Do Less To Achieve More

Do Less To Achieve More

The key to finding the right answers is to ask the right questions

This is a story of a division in a tech company that decided that they needed to grow their team size to improve their productivity. And that too when the rest of the company was tightening the belt to save jobs. This need for growth was accompanied by the request for new office space with larger work spaces that had modern facilities, large café. better computers and networking infrastructure for 250 new engineers.

A $4 million investment plan was prepared and submitted that included a new 250 seat building on a 5 year lease.

The plan for the new building included larger work spaces big cafe with indoor sports, new computers any many other gadgets. However, the proposal was rejected as the company could not afford large investments when their share price was at all time low. The team management was asked to find other ways to improve their productivity


The reason for the request for additional hires, and thus a new building was that the customers were finding bugs in software solutions sold by this division. The bugs in the software are a common thing, but It is very damning for the quality control division to miss them and for the customer to find them.  The division was doing a root cause analysis to find out the reasons why QC was failing on this product. The root cause they found was that their software developers are overloaded and they are not able to spend enough time to write good codes. Hence the request to hire more software engineers, more testers and quality controllers and the size ballooned to 250 new employees

 While the tech company was trying to address the symptoms through fixes to the infrastructure and culture, they were neglecting to look at other parts of the system and how they all interacted together.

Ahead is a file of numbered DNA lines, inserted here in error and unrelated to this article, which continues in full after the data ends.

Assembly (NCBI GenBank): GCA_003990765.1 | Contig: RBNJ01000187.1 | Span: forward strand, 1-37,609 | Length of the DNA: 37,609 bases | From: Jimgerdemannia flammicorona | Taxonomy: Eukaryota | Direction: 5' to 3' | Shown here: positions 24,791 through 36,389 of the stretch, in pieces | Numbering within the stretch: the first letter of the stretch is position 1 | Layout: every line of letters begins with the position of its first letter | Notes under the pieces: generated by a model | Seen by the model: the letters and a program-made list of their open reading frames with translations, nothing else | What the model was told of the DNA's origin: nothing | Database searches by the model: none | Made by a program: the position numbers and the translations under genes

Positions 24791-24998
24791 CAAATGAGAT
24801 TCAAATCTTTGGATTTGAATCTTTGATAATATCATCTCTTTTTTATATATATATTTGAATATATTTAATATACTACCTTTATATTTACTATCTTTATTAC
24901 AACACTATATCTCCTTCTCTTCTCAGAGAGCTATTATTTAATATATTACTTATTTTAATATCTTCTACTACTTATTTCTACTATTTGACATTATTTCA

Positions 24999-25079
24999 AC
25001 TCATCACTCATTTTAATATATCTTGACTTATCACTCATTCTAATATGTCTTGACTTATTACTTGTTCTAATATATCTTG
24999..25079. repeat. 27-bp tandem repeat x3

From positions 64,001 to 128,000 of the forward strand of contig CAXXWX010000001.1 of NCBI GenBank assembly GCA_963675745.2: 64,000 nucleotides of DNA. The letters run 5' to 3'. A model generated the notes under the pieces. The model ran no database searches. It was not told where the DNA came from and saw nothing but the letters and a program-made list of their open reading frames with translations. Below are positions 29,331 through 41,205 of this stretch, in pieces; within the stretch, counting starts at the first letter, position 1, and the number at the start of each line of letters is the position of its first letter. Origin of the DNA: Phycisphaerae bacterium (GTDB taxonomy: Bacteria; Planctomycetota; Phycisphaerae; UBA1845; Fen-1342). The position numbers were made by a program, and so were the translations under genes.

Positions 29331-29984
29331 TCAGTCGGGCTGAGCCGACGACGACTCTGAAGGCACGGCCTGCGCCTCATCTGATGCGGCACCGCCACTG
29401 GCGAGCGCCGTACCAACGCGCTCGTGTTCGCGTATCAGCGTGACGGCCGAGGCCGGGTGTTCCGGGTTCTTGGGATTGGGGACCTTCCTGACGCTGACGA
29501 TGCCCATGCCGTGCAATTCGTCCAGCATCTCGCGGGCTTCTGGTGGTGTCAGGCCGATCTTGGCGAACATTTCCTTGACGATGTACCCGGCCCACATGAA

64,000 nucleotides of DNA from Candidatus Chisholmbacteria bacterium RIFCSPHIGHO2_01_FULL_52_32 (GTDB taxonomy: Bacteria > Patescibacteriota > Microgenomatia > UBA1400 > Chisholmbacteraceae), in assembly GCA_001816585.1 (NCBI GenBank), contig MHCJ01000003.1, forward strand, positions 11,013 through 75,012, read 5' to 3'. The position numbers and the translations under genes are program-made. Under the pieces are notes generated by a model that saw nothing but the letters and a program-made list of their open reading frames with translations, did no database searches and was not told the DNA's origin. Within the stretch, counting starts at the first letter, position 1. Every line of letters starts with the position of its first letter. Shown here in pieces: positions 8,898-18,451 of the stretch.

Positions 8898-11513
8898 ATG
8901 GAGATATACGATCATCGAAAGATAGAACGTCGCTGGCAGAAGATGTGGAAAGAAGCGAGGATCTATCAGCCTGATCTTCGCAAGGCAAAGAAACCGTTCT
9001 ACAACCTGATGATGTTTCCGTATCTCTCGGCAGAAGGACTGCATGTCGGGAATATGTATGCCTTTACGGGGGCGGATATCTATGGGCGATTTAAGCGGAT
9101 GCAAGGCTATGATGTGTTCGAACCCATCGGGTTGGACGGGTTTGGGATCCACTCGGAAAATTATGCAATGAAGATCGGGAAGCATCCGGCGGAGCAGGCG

The simple solution: Gaps in the workflow

But looking at it from the science of workflow, it was quickly established that the answer is not in hiring more engineers. In fact, the problem is not with engineers or facilities or technology

The true problem that the workflow was not aligned and the key performance indicators for different teams were driving conflicting behaviours with the engineers.  The collaboration order was wrong between the teams and there was no mechanism to monitor the problem.

Using the science of the workflow, the whole problem was solved by optimising the workflow and aligning the KPIs across the teams. The workflow was optimised by reducing work in progress for the software developers; getting them to collaborate with technical integrators early and then creating a space and infrastructure  that supported their new workflow.

The result was a decrease in bug rate by 25% in 3 months. And they achieved that without hiring a single new engineer (in fact they had to reduce the workload of the existing engineers) and retrofitting their existing space to enable collaboration by spending a meagre US$350K